Oil Breather – Assure that the breather system is free of ice. When crankcase water vapor cools, it condenses in the breather line and can freeze and clog. A number of engine failures have resulted from a frozen crankcase breather line. A clog can cause pressure to build up, sometimes blowing the oil filler cap off or rupturing a case seal, which causes the loss of the oil.
Hose Clamps, Hoses, Hydraulic
Fittings and Seals- inspect all hose lines, flexible tubing, and seals for deterioration and security.
Cabin Heater – Each year, accident investigations reveal carbon monoxide as a probable cause in accidents that have occurred during cold weather. It’s critical that a thorough inspection of the heater system be made to eliminate the possibility of carbon monoxide entering the cockpit or cabin. A pressure decay test on combustion heaters is mandatory for most and a great idea for the rest.
Control Cables – Because of contraction and expansion caused by temperature changes, control cables should be properly adjusted to compensate for the temperature changes.
Oil Pressure Controlled Propellers – Propeller control difficulties can be encountered due to congealed oil. Use caution when intentionally feathering propellers for training to assure that the propeller is unfeathered before the oil in the system becomes congealed.
Batteries – Wet cell batteries require special consideration during cold weather. Test, clean and charge the battery. A healthy battery should need charging only after several weeks of disuse. If the battery is two or more years old, it will probably need to be replaced.
Wheel wells – During thawing conditions, mud and slush can be thrown into wheel wells during taxi and takeoff. If frozen during flight, this mud and slush can create landing gear problems. The practice of recycling the gear after takeoff should be used as an emergency procedure only. The safest method is to avoid these conditions with retractable gear aircraft or to leave the gear extended an additional 5-10 seconds on takeoff when feasible. Make sure your anti-skid system is armed for takeoff and landing.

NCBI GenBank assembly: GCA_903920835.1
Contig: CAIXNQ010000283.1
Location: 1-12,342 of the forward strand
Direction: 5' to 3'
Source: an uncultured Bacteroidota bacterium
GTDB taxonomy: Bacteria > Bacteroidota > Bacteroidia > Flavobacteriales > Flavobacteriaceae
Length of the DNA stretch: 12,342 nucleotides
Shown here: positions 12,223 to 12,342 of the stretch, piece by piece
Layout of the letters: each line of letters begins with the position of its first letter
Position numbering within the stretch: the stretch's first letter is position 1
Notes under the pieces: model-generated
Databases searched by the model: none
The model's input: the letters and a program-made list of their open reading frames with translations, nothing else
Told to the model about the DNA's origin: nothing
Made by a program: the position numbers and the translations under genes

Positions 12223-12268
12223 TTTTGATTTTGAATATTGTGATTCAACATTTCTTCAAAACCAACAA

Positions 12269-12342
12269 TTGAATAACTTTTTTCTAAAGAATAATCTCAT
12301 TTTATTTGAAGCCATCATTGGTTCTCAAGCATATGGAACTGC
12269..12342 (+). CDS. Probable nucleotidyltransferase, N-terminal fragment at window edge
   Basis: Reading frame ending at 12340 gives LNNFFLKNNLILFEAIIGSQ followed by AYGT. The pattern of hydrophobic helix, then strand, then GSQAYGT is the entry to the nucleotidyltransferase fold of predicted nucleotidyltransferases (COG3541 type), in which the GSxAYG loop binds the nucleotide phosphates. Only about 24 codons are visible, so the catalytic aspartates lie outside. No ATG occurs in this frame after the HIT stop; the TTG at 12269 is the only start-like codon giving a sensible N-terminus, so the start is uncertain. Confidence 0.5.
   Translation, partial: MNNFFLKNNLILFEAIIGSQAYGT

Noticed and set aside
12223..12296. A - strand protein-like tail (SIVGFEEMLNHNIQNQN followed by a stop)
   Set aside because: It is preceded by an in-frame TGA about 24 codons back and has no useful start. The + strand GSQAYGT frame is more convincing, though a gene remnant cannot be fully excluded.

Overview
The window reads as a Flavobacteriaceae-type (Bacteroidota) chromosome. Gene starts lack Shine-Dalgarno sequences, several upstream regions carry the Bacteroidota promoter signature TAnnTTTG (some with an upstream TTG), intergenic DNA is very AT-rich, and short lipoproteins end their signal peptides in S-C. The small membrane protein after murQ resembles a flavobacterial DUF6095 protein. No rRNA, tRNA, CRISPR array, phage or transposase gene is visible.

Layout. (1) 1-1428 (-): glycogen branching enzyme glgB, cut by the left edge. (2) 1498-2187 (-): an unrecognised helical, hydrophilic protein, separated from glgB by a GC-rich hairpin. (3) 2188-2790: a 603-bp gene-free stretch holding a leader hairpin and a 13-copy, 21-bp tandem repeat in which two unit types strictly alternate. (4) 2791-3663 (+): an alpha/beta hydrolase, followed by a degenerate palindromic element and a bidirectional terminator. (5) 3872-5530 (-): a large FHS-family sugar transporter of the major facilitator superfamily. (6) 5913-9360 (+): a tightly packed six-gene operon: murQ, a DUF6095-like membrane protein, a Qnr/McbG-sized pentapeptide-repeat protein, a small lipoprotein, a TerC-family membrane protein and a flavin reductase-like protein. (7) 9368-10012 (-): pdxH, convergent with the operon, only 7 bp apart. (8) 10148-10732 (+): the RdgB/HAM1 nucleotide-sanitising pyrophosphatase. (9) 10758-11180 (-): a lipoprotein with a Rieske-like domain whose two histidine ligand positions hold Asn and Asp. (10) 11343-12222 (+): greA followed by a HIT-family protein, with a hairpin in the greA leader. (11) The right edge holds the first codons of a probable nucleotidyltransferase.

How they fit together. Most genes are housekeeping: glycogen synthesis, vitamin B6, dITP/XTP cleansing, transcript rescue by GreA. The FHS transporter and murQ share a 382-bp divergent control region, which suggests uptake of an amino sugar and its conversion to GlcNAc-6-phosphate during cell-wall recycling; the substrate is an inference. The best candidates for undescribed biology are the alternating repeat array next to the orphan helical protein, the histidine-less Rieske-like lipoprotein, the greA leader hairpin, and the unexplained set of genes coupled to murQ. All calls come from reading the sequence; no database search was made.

Inspect deicing equipment – Check deicing boots for cracks, cuts and holes. Cycle the boot system once each week to prevent stiffening of the rubber, which can shorten boot life. Use only cleaning and performance-enhancing products approved by the manufacturer of your system.
Preheat – Use a heated hangar when available both at home and on the road. A couple of hours above 50° F should be good. If not, oil pan heaters, kerosene-fueled torpedo heaters and individual electric-type cylinder heaters are good. Don’t leave the aircraft unattended, and keep a fire extinguisher handy. Don’t place heat ducting so it will blow directly on parts of the aircraft such as upholstery, canvas engine covers, flexible fuel lines or oil and hydraulic lines.
Been There, Done That
An employer over-primed an engine and caught it on fire, and I’ve done the same myself. I’ve had a wheel brake freeze, windshield heat failure, CADC probe heat failure, fuel heat failure, wing heat failure and one blade of prop heat failed. I’ve seen deicing personnel accidentally skip half of my airplane and have had fluid holdover times expire. Minimum takeoff fuel has been reached waiting in long lines. Make like a Boy Scout and be prepared. A wintertime addition of ten or twenty minute’s fuel above your summertime number is prudent. List an alternate (or two) if the weather is marginal or if the arrival airport has only one approach or one runway – snow plowing will close runways on a regular, and unpredictable, basis. Be ready for holding and a missed approach. Ask for braking action reports (use the Mµ chart from Owl Snot, T&T April, 2016) and calculate landing distance on every approach. Allow extra time to get yourself and the airplane ready. Ramps will be slippery – walk and taxi slowly. Airfield surface markings and signs are buried, covered or obscured, making incursions more likely. Aborting a takeoff on a slippery runway due to an incursion will exercise your judgment and adrenal glands.
This time of the year, dawn comes later, and dusk earlier. Light may be fundamental to life, but for us so is currency and proficiency. Just because it’s cold and dark, don’t solstice, son – get out of the tilted chair in your cubicle and go flying. Both you and the airplane need to stay aeronautically limber despite our astronomical condition. A condition that is a bit more work. That 23.44° tilt will, after all, make it, you know, like winter.